As native tree species die off in the Northwest, the U.S. Forest Service, Portland, and citizens around Puget Sound are turning to “assisted migration”. However, three kinds of migration have caused a divide in what the best practice is. As climates get warmer and trees can no longer survive in their original habitat, people advocate for migrating them to more habitable areas within their already existing range. Species migration calls for a new species to be moved well outside its existing range, such as introducing sequoias and redwoods to Washington. Range expansion has a species moved to just beyond its current range. The Nature Conservancy and the Forest Service are currently focusing on population migration as it has fewer ecological risks. Tests are being done to see if Douglas Firs and Western Hemlocks can help western Washington forests adapt to climate change. Read More.
Study Identifies Potential Invasive Species Facing Florida
A study warns that Florida faces potential invasion by 40 new species, adding to existing threats like Burmese pythons and spectacled caimans. Led by University of Florida scientists, the research identified several species including the alewife herring, zebra mussel, crab-eating macaque, and red swamp crayfish as significant threats based on invasion likelihood and potential impacts. The invasive species could enter through boats, ballast water, or pet trades. Global invasive species management cost $423 billion in 2019, with costs expected to quadruple every decade. The study also emphasizes the need for proactive prevention to protect Florida's ecosystems, as reactive measures are costly and often initiated too late. Read more here and find the full study here.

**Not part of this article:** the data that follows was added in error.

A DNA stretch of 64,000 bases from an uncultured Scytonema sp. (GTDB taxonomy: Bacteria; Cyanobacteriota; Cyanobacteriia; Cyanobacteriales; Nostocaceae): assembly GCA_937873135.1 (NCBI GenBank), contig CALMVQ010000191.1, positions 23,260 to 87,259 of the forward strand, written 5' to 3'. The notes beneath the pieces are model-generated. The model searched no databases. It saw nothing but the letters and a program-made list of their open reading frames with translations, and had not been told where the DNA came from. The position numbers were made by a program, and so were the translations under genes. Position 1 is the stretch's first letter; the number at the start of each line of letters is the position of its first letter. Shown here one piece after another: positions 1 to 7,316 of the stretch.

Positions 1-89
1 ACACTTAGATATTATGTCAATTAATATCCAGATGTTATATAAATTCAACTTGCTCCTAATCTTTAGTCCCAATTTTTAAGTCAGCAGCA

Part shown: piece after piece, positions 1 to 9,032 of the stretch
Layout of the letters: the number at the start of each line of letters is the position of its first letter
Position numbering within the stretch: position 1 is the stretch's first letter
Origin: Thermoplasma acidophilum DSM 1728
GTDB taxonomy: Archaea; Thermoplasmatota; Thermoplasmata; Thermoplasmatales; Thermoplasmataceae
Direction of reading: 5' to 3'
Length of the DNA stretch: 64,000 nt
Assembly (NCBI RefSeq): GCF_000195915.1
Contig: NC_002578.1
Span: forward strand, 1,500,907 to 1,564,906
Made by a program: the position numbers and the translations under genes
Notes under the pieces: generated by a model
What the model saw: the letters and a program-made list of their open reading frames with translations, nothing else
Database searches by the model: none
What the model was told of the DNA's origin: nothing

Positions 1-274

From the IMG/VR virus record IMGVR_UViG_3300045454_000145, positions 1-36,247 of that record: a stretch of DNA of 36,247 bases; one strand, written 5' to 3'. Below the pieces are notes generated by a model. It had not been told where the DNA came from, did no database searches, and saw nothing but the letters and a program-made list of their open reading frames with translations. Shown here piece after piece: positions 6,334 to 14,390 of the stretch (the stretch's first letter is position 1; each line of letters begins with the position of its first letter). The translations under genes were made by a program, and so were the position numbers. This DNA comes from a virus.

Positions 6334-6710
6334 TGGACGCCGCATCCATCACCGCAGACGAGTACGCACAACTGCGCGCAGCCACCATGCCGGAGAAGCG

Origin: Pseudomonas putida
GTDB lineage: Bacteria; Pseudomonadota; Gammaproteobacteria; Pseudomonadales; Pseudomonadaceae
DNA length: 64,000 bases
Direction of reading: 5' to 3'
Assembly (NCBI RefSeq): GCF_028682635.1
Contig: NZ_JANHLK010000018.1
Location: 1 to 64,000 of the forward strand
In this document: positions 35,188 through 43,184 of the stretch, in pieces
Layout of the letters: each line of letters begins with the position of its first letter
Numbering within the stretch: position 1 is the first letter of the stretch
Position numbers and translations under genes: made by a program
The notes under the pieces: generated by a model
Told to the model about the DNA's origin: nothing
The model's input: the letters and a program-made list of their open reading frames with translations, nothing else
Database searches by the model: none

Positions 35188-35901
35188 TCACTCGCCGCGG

Finance to Become Central to Global Climate Actions in 2024